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15 Oct 2002 : Column 537Wcontinued
Mr. McNamara: To ask the Secretary of State for Northern Ireland what the objectives are of the Criminal Justice Web Site; what steps he has taken to publicise its launch; how many media outlets reported the event; and how many hits were made in the first month. 
Each criminal justice agency is responsible for promoting the website within its own organisation and amongst its contacts and partners. In addition, the Northern Ireland Office issued a press release to all the main local media outlets on 2 August 2002.
Mr. McNamara: To ask the Secretary of State for Northern Ireland what (a) instructions were drawn up for and (b) safeguards were used by PSNI officers in the Newtownabbey area to protect against right to privacy violations in the use of DNA analysis to re-examine
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forensic evidence collected in unresolved murder investigations; what the results were of these examinations; and what his assessment is of this experiment. 
Jane Kennedy: The Police in Newtownabbey are conducting a self-inspection of unresolved murders applying forensic technology, including DNA, as appropriate. Any DNA results obtained will be examined against the DNA database. The management of the DNA database is governed by legislation, including the European Convention on Human Rights.
Tom Brake: To ask the Secretary of State for Defence how many staff were seconded between (a) BP, (b) Shell, (c) Enron, (d) Exxon-Mobil, (e) Conoco, (f) Texaco and (g) TotalFinaElf and his Department in (i) 19992000, (ii) 200001 and (iii) April 2001 to the latest date for which figures are available. 
Mr. Hancock: To ask the Secretary of State for Defence what deployments include the use of private military companies' services (a) in Britain and (b) abroad; what the additional cost is of using mercenary troops rather than British troops; and if he will make a statement.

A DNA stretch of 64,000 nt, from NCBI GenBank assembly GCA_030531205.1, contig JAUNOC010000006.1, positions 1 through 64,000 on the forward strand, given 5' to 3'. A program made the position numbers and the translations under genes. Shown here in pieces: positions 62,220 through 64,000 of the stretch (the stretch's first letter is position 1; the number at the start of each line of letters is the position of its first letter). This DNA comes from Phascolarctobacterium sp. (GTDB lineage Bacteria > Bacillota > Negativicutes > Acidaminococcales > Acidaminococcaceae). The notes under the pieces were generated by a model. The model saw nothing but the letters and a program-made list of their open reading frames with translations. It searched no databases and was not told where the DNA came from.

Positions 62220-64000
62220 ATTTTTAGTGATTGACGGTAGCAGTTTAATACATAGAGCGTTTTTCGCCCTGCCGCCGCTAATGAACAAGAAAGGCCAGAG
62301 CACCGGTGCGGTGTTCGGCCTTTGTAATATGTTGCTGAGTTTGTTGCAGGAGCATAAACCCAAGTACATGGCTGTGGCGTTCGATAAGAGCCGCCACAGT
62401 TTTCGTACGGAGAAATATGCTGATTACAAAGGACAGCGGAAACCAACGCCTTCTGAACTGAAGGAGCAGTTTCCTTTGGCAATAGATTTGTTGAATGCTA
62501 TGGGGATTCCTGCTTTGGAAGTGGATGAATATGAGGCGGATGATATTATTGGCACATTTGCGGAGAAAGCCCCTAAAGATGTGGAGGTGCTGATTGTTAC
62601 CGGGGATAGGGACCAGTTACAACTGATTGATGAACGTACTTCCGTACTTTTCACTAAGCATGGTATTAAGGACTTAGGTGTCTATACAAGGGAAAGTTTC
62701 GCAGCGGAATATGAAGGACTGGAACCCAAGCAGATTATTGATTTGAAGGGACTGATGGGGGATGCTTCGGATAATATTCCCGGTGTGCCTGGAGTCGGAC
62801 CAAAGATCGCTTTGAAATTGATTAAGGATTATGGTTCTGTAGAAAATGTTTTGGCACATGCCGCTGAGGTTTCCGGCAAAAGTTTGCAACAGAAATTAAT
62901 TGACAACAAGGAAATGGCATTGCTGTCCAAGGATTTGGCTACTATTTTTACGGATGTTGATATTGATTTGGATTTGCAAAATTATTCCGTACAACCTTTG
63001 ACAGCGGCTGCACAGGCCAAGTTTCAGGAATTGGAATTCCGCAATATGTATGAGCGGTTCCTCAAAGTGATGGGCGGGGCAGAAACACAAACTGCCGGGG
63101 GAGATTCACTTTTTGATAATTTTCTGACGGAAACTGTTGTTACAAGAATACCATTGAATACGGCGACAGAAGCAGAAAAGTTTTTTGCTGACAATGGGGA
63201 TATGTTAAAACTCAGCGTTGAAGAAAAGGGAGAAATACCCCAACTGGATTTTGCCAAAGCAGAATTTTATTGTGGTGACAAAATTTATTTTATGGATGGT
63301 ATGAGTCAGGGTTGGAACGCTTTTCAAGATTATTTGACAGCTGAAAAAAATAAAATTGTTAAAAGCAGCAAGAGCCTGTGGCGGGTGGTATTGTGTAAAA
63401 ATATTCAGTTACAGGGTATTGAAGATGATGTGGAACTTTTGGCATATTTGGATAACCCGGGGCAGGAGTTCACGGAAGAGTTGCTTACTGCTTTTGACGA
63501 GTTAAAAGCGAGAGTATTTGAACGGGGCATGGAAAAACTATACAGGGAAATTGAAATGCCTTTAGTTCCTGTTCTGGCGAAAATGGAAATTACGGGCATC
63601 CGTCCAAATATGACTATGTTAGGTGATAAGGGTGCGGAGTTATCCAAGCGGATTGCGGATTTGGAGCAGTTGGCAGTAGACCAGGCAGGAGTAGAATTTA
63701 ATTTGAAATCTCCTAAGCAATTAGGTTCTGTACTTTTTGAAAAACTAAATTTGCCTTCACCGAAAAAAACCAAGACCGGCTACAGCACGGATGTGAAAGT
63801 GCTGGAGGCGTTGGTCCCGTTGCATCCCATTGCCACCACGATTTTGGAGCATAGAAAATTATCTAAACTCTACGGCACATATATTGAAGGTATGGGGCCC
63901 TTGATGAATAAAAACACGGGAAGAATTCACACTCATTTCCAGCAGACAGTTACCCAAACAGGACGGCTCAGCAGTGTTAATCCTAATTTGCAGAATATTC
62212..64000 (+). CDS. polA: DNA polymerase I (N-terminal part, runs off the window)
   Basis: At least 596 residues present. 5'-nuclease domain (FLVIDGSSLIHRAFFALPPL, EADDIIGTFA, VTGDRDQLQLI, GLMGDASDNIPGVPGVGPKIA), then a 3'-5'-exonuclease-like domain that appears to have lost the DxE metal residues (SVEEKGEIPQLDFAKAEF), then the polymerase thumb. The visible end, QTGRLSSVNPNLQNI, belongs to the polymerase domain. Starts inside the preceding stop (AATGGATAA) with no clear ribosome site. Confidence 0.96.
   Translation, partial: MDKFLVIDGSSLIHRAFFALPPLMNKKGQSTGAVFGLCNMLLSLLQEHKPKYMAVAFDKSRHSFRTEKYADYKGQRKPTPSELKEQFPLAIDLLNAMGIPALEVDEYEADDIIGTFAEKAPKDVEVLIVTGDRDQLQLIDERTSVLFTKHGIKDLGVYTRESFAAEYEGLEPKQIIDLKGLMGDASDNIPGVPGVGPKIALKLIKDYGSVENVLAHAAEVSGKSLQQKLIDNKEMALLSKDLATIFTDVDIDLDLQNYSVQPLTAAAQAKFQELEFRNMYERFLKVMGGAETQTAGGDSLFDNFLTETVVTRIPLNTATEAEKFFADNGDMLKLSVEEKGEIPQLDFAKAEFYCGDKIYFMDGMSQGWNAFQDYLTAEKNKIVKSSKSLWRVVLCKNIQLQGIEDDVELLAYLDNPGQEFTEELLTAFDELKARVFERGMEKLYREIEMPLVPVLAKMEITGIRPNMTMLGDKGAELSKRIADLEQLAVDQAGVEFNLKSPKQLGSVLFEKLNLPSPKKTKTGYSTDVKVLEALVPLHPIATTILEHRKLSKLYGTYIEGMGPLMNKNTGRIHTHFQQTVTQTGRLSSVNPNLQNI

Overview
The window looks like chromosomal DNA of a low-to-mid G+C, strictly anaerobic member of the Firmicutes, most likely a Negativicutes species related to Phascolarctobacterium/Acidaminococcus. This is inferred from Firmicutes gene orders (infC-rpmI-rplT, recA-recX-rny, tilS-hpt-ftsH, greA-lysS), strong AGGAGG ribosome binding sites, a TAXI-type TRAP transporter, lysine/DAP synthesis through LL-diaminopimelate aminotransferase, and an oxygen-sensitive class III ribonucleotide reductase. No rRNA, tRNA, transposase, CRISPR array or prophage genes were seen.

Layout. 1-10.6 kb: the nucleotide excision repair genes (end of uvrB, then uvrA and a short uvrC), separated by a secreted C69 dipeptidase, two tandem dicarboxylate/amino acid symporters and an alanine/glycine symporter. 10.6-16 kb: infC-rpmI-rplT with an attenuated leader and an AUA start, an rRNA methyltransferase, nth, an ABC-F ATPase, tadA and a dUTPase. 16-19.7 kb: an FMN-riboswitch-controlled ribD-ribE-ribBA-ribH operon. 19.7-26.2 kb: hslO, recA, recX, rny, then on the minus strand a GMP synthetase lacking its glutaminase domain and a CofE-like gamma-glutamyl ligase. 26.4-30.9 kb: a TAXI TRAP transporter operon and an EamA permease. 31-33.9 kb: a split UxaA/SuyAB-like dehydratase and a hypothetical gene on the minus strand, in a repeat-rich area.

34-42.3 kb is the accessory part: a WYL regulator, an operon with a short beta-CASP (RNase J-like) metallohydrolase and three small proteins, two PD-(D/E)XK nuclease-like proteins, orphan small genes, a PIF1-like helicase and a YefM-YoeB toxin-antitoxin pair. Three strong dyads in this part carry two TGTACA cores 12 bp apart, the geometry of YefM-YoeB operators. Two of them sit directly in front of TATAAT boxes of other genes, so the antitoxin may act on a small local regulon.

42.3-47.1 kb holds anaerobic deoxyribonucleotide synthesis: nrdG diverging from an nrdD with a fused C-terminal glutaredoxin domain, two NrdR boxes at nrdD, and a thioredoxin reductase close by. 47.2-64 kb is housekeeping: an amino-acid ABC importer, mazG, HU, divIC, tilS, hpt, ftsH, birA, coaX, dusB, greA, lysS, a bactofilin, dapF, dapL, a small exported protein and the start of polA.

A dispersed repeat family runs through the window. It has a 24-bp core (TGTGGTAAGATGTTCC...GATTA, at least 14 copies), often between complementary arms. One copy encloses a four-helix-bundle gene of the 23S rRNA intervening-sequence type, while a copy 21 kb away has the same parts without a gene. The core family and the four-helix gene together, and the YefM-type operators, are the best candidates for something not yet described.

Mr. Ingram: The Green Paper entitled Private Military Companies: Options for Regulation published on 12 February 2002, highlights the problem of defining a private military company. It notes that their services may include provision of forces for combat, but much more usually, services such as advice, training, logistic support, supply of personnel for monitoring roles, and de-mining operations. In practice, a wide spectrum of people and companies may be involved in the supply of military and security services.
The Ministry of Defence does not employ commercial contractors to provide forces for combat or armed guards. The MOD does, however, utilise the services of commercial contractors where appropriate and cost effective in a number of areas on deployments both in the United Kingdom and abroad.
Contracted services are primarily in the areas of logistic support services, e.g. provision of accommodation, catering and maintenance. We also employ local host nation support (e.g. for food supplies
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and locally employed cleaning and interpreters). Similarly commercial contractors may also be employed to provide advice, support, training and maintenance on equipment supplied to the forces.
Such services are provided on the majority of UK deployments in some form, and are contracted separately by individual commands. This information is not held centrally and could only be provided at disproportionate cost.
Mr. Hancock: To ask the Secretary of State for Defence what plans the Government have to use private military companies' services; in which sectors of the armed forces these will be used; and if he will make a statement. 
Mr. Adam Ingram: The Government has no plans to engage the services of commercial contractors to provide forces for combat, but will continue to use commercial contractors to provide a range of services, both in the United Kingdom and overseas, wherever it is appropriate and cost effective to do so.